Midtown zoning

Walmart gets OK from zoning appeals board for Midtown store

 
 
Rendereing of new design for proposed Walmart in Midtown Miami includes new canopies and facade treatments.
Rendereing of new design for proposed Walmart in Midtown Miami includes new canopies and facade treatments.
Zyskovich Architects

crabin@miamiherald.com

A Miami zoning board denied an appeal by a group of activists Wednesday to stop giant retailer Walmart from building in Midtown Miami, all but guaranteeing a final showdown before Miami commissioners.

With its 6-4 vote, the city’s Planning & Zoning Appeals Board brushed aside residents’ concerns of traffic woes and limited green space, saying its scope was limited strictly to Midtown Miami’s zoning laws.

“What’s before us is the appeal. It’s not about Walmart,” said board member Juvenal Pina, who voted to deny the appeal.

Immediately after the vote, mortgage broker Grant Stern vowed yet another appeal, this time to Miami commissioners. He promised to take the issue a step further to the Miami-Dade County Circuit Court, if the commission — like the zoning board — opts to follow the August ruling of Planning Director Francisco Garcia, who granted Walmart the permit needed to build.

“This is not the end of the fight,” said Stern. “We’ll take what we have, refine it, and send it on its way.”

Stern and a group of local residents and business owners have spent the past 18 months fighting Walmart’s plan to build a 203,000-square-foot superstore in funky Midtown Miami’s south end. Wednesday, they argued unsuccessfully that even though Garcia granted the permit, the Walmart plan requires a public hearing and variances because of a lack of setbacks, too many loading bays, and the changing of a street configuration.

More specifically, they argue the Walmart plan needs variances, which require public hearings, because the upper two floors are not set back the required 10 feet, because 31st Street is changing from two to three lanes, because Walmart is building five loading bays when only three are permitted, and because there is no liner on the blank south wall.

Walmart spokesman Lorenzo Lopez said he was confident city commissioners would support the appeal board’s ruling.

“We’ve already received approval, and we’re confident in our plan,” said Lopez.

Wednesday’s decision came after close to five hours of pleas and arguments from concerned citizens, Stern and his supporters, and a lengthy stream of attorneys on behalf of the retail giant. It marked the latest chapter in an 18-month ordeal that has seen recommended denials of the Walmart plan by two review boards, and several impromptu meetings as the sides squared off.

Walmart is seeking to build a three-level, 203,000-square-foot superstore, with parking for 577 vehicles on the top two floors. The retailer said it means 300 jobs and a shopping alternative for local customers. The building would be constructed between Northeast 29th and 31st streets, and Midtown Boulevard and North Miami Avenue. The architecture is slightly unconventional, with smaller retail outlets lining parts of the exterior and palm trees covering much of the parking area.

Residents on Wednesday said they were concerned with the company’s plan to eliminate parallel parking on tiny 31st Street, and to add a third lane. Walmart says it’s necessary because that’s where the delivery trucks will enter to the five loading bays that would be built.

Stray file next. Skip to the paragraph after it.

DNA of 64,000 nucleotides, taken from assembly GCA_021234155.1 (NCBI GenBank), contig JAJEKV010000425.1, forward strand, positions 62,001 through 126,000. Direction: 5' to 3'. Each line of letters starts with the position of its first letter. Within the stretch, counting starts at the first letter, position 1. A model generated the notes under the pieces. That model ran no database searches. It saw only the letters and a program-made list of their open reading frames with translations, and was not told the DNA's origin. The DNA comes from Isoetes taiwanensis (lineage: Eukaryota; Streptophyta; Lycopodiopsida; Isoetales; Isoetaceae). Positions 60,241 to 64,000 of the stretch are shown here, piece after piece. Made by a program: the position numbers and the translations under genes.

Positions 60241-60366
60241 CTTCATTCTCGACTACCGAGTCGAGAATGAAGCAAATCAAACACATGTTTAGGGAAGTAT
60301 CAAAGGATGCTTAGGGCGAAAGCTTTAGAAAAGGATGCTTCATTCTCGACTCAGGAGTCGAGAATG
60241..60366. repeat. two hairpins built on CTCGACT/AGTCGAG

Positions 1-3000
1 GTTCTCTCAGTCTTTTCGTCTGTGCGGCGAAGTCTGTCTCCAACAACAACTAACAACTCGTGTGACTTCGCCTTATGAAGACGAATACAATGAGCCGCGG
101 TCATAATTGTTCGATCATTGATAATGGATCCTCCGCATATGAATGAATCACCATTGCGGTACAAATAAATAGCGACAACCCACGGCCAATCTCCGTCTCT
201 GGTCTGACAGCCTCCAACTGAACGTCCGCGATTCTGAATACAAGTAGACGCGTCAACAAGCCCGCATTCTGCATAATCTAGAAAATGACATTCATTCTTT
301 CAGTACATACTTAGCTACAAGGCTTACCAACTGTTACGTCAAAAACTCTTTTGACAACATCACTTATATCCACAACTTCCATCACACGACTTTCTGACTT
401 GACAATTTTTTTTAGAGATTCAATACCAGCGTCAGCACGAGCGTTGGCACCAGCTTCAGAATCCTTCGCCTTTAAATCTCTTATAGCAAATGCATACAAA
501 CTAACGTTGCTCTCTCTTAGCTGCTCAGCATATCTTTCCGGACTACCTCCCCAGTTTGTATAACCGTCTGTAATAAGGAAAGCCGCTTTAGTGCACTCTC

“We want to be a livable, walkable, bikeable community,” said Midtown resident Francine Medera.

Walmart attorney Richard Lydecker said his client has conformed with virtually everything the city has requested. He took exception to a statement from attorney Paul Savage, who said the blank wall on the south side of the store requires a liner under the Midtown Miami zoning code. The wall sits adjacent to a car-repair shop, not the street.

“If there’s anything offensive, it’s Pyke’s Garage. You don’t have to design abutting walls,” said Lydecker.

Walmart opponents say they have a host of reasons for not wanting the world’s largest retailer in their neighborhood: They note the company has come under constant criticism for hiring temporary workers, for cornering the market of local growers, and forcing local smaller retailers who can’t compete out of business. Walmart argues it has changed some of the ways it does business by increasing pay and using local food suppliers to fill its shelves.

Since the plan was initiated almost two years ago, the opponents have packed meeting halls and set up an anti-Walmart website.

Yet they realize some of the criticisms of Walmart are political issues that have no sway during the legal process of seeking a building application. So the opponents have narrowed their fight to forcing the retailer to follow the city’s building code by centering the argument on the loading bays and setbacks.

“When you don’t conform, you need to go get a variance. You need to go to a public hearing,” said Savage, the attorney representing the local group of residents and business owners who would prefer a slimmed-down version of what the retailer is offering.

Garcia issued Walmart the Class II permit required under the Midtown overlay of the city’s Miami 21 zoning code in August, with conditions. He said the retailer must submit a building plan, replace uprooted trees, and change the plan for delivery trucks from entering the building on North Miami Avenue, to 31st Street. Walmart complied with the conditions.

One of the most-contentious issues Wednesday was the wording of the building code, which says Walmart must build a “total” of three loading bays. Garcia interpreted that to mean three as the minimum number of bays that could be built.

Said Stern: “The city has redefined the word total tonight.”

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